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U.S. Book Challenges Update: May 31 Edition

banned books map 3.24.23

Libraries and schools across the country are experiencing unprecedented levels of attempts to ban or remove books from their shelves. I Love Libraries will continue to raise awareness by highlighting attempts to censor library materials, as well as efforts by librarians, parents, students, and concerned citizens to push back against them. This report includes news from Minnesota, Tennessee, Texas, and Idaho.

Minnesota bans book bans

Minnesota has banned book bans, making it illegal for libraries to remove titles based on ideology, reports The Advocate.

On May 17, Minnesota Governor Tim Walz signed into law HF3782, which prevents libraries from removing books “based solely on the viewpoint, content, message, idea, or opinion conveyed.” Instead, content curation will be managed by “a licensed library media specialist, an individual with a master’s degree in library sciences or library and information sciences, or a professional librarian or person with extensive library collection management experience."

"Censorship has no place in our libraries. As a former teacher, I’m clear: We need to remember our history, not erase it," Walz said on X. "Today, I signed a bill into law putting an end to book bans based on ideology in Minnesota."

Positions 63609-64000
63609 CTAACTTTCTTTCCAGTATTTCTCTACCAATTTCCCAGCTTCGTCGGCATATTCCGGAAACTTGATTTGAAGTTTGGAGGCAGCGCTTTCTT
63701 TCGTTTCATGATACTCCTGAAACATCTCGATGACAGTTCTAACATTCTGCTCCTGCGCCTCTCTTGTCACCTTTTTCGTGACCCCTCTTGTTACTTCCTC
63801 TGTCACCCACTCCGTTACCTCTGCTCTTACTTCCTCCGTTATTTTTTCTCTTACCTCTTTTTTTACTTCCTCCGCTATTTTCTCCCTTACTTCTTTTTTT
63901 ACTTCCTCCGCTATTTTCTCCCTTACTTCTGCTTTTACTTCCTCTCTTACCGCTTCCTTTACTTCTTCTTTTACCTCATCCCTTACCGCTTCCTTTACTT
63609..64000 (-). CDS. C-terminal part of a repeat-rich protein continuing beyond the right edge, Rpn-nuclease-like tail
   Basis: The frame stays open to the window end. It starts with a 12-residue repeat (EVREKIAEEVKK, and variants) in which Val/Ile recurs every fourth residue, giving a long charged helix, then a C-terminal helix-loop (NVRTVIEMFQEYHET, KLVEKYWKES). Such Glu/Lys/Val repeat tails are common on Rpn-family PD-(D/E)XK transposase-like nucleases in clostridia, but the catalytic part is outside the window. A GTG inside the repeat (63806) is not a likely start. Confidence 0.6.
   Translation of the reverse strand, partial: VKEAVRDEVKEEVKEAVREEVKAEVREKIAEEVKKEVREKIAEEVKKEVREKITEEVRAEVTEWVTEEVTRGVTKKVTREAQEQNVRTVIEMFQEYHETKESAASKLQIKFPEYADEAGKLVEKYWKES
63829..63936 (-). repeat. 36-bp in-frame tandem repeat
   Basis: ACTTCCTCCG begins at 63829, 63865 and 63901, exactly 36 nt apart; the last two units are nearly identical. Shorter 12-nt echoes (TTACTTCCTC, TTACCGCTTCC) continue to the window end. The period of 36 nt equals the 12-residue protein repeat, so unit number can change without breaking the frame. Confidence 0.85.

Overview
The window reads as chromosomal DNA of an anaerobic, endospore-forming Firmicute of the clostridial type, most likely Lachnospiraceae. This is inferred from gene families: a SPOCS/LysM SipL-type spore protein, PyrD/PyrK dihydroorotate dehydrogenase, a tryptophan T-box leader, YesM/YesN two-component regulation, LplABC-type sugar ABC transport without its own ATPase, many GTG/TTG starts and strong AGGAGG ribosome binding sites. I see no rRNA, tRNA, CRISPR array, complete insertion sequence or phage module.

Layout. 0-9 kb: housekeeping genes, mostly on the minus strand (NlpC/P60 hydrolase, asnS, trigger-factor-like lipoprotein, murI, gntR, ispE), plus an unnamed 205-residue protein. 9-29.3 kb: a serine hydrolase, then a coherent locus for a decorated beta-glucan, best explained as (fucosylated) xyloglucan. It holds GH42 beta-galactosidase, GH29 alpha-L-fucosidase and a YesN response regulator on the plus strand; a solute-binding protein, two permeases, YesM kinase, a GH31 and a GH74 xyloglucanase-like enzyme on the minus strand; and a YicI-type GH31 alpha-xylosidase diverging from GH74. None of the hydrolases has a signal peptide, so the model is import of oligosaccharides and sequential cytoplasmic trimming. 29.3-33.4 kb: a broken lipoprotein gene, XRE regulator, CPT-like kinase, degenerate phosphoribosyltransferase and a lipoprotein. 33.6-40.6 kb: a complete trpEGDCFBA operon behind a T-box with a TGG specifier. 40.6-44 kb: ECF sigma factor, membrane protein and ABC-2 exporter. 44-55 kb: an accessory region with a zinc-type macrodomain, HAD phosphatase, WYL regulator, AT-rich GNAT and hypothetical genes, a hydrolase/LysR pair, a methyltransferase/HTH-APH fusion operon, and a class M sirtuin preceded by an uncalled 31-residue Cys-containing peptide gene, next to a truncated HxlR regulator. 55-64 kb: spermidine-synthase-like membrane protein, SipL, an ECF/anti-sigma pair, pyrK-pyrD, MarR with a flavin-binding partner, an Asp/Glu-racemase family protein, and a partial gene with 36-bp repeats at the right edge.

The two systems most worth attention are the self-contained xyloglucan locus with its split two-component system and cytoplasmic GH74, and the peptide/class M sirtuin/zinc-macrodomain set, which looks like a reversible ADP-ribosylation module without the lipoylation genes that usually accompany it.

Minnesota’s Education Commissioner Willie Jett praised the law’s passage in a statement, saying that his "administration is eager to engage in discussions regarding the recognition of invaluable contributions made by our professional librarians and the preservation of Minnesota’s public libraries as vital sources of information freely accessible to all."

Most of the books conservatives are trying to ban in Tennessee are LGBTQ+

The LGBTQ+ advocacy group The Tennessee Equality Project released a report that examines the subjects and authorship behind challenged books in Tennessee—it found that seven out of nine of the most challenged book have queer themes or were written by an LGBTQ+ author, reports LGBTQ Nation.

“Book challenges most likely to succeed include LGBTQ+ content, themes on race and social issues are second most common, then third is content with both race and LGBTQ+ themes,” the report stated.

The report also found that “Tennessee’s public libraries, public schools, and the professionals who manage them are being attacked by well-funded censorship campaigns and bad actors.” These bad actors include elected leaders, private citizens, and organizations.

Public-school textbooks the latest target as US book bans intensify

A public school district in a Houston, Texas, suburb has voted to redact textbook chapters on vaccines and climate change, and parents and educators are worried, reports The Guardian.

The board of trustees for the Cypress Fairbanks independent school district voted 6-1 earlier this month to redact certain chapters in science textbooks, including those about vaccines, human growth, diversity, and climate change. The motion to remove the chapters was made by the board’s vice-president, Natalie Blasingame, and almost unanimously supported.